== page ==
These strategies apply specifically to Head-to-Head leagues. For strategies on Rotisserie leagues, auction leagues, and draft leagues, check out the strategy guides for each either already posted on the site or set to appear in the coming days.
Some of last season's statistics you know by heart: the home runs, batting averages and stolen bases, for instance. They define a player on the back of his baseball card, and for all those years when only Rotisserie play existed, they defined him in terms of Fantasy value.
But in Head-to-Head leagues, they don't tell the whole story. They tell only a portion, blending with the lesser-known stats, the ones nobody remembers or cares to look up, to form one composite score that determines wins and losses. In the end, the home runs don't have any greater significance than the doubles and triples or the walks and strikeouts.
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So if those peripheral stats matter just as much as the big ones, shouldn't you care about them? Couldn't they conceivably make all the difference?
Obviously, they don't matter exactly as much as the big ones. Any Head-to-Head league halfway worth its salt would award more points for a home run than a double, but the fact it rewards a double at all gives it a unique spin from Rotisserie play that often goes overlooked.
And when something goes overlooked, you can usually use it to your advantage.
Winning on peripherals, I call it. No, you won't blow away your opponent with a squadron of doubles-only nobodies. After all, the usual suspects tend to lead the league in doubles -- and every statistic, for that matter. But by combining those lesser contributions -- the doubles, triples, strikeouts and walks -- and seeing how they work together to produce a player's final score, you'll occasionally unearth players who gain significant value -- such as Brian Roberts, Johnny Damon and Brian Giles -- and players who lose significant value -- looking at you, Ryan Howard.
If that process sounds complicated to you, relax. You already have a built-in mechanism for combining stats simply by playing in a Head-to-Head league. Head-to-Head play offers something Rotisserie, no matter how many complex formulas or "player raters" Fantasy websites develop, never can: a single number that tells you exactly how good a player is -- or, more accurately, was. You need only look at how many Fantasy points he scored last year. Go to your league's stats page, sort by Fantasy points, pick out the players that seem abnormally high or abnormally low, and go from there.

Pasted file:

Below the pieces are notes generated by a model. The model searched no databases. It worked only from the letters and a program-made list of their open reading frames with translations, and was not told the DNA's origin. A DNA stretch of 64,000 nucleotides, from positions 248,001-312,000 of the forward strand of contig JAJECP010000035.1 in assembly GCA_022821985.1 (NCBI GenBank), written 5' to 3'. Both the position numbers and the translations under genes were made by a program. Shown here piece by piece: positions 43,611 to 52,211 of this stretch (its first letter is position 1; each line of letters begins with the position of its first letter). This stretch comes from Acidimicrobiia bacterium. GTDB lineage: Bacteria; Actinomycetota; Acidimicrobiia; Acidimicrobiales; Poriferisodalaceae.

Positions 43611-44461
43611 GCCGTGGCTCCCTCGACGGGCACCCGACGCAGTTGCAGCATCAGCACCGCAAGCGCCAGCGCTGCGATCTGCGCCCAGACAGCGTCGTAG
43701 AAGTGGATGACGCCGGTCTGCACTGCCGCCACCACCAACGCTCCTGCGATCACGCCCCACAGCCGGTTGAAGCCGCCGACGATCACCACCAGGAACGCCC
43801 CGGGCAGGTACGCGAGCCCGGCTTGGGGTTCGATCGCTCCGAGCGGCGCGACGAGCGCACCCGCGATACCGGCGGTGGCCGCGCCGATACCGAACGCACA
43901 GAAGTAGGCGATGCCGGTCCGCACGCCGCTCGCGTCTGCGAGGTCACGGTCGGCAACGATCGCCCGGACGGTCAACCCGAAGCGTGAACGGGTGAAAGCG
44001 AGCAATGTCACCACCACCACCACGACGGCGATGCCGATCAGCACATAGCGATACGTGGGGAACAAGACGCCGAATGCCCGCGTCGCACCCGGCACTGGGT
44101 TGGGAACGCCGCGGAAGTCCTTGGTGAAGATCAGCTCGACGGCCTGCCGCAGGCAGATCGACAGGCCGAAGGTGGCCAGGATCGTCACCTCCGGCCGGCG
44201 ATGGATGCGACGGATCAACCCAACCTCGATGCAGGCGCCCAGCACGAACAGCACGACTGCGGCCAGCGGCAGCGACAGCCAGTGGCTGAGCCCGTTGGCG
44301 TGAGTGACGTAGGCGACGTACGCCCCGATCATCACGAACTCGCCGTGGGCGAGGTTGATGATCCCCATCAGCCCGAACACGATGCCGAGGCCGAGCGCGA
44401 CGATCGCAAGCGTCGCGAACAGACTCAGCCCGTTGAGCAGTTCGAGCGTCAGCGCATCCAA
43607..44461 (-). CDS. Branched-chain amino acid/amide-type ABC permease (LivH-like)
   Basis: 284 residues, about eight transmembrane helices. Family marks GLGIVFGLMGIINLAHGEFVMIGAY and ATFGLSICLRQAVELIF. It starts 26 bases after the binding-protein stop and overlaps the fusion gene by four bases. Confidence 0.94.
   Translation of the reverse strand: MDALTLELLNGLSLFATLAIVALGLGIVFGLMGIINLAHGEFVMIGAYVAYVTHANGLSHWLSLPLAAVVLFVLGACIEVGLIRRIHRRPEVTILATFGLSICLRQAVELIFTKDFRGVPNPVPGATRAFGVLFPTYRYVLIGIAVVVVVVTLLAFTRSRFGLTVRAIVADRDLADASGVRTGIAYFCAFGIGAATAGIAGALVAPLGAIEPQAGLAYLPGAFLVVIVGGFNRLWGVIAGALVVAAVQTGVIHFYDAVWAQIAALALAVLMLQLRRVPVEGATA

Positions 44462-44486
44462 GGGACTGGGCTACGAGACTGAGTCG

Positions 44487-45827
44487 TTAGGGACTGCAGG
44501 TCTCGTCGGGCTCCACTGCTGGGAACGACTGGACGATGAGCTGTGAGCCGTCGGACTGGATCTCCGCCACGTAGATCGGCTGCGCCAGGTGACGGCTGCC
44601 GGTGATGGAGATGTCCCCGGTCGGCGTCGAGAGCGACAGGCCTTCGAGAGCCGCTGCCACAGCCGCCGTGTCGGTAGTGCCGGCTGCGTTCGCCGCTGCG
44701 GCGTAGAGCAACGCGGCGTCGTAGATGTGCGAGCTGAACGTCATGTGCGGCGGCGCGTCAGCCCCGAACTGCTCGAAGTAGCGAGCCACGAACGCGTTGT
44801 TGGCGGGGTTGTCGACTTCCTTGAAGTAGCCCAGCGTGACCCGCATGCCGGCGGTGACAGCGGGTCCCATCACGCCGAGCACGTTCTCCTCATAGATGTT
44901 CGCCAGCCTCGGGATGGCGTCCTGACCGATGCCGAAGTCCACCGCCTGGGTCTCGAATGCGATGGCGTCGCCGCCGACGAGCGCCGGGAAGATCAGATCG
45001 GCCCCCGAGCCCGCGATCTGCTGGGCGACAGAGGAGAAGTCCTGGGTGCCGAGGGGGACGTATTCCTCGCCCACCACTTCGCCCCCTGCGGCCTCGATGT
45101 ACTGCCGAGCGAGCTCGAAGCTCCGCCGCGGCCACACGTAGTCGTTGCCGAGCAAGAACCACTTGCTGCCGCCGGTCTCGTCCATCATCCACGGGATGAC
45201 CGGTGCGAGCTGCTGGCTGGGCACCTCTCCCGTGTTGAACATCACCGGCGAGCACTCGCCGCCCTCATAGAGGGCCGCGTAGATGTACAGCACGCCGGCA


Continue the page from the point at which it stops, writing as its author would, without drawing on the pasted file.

|If your H2H league penalizes strikeouts, drop Ryan Howard down your rank lists. (US Presswire)|
I want to emphasize that part about your league's scoring structure. You need to know it. Don't just assume you use a standard system, because one small tweak can turn a player's value upside-down. Some leagues penalize hitters for striking out; others don't. Some leagues reward two points for a stolen base; others reward one. In some leagues, Howard might still rank second among first basemen. In others, he might drop to 10th or 11th. Review your league's scoring structure well before Draft Day, and if in your calculations, you find a player's scoring average that seems out of whack, try to figure out why. Maybe you'll catch a subtle scoring tweak you can use to your advantage.
Everyone has an itching for pitching
Some Fantasy owners hold steadfast to the belief that pitching trumps hitting in Head-to-Head leagues, bucking the conventional wisdom of Rotisserie play, which says just the opposite. So when you see your opponents scooping up starting pitchers left and right during the first few rounds of a Head-to-Head draft, don't be surprised, but don't follow suit either.
The argument just doesn't hold water. True, you can survive with a makeshift rotation better in a Rotisserie league than a Head-to-Head league, where wins and innings often have greater statistical significance, but that subtle difference shouldn't rock the foundation of longstanding Fantasy ideology.
I think the misconception stems from a recurring snap judgment that even responsible -- yes, responsible -- Fantasy owners seem to make. They look at the numbers -- a habit I fully endorse -- and see that pitchers typically score more than hitters. I'll admit it: They do. They outscore hitters. But quarterbacks typically outscore running backs in Fantasy Football, and you won't find anyone telling you to pick them instead.
And you know full well why. The position as a whole outscores the other positions, meaning the 10th starting pitcher outscores the 10th second baseman just like the first starting pitcher outscores the first second baseman. But you'll notice the 10th starting pitcher outscores the 10th second baseman by more than the first starting pitcher outscores the first second baseman, demonstrating a lack of elasticity at the position. The scoring output declines faster at second base, meaning you don't lose as much by taking a lesser pitcher as you do by taking a lesser second baseman.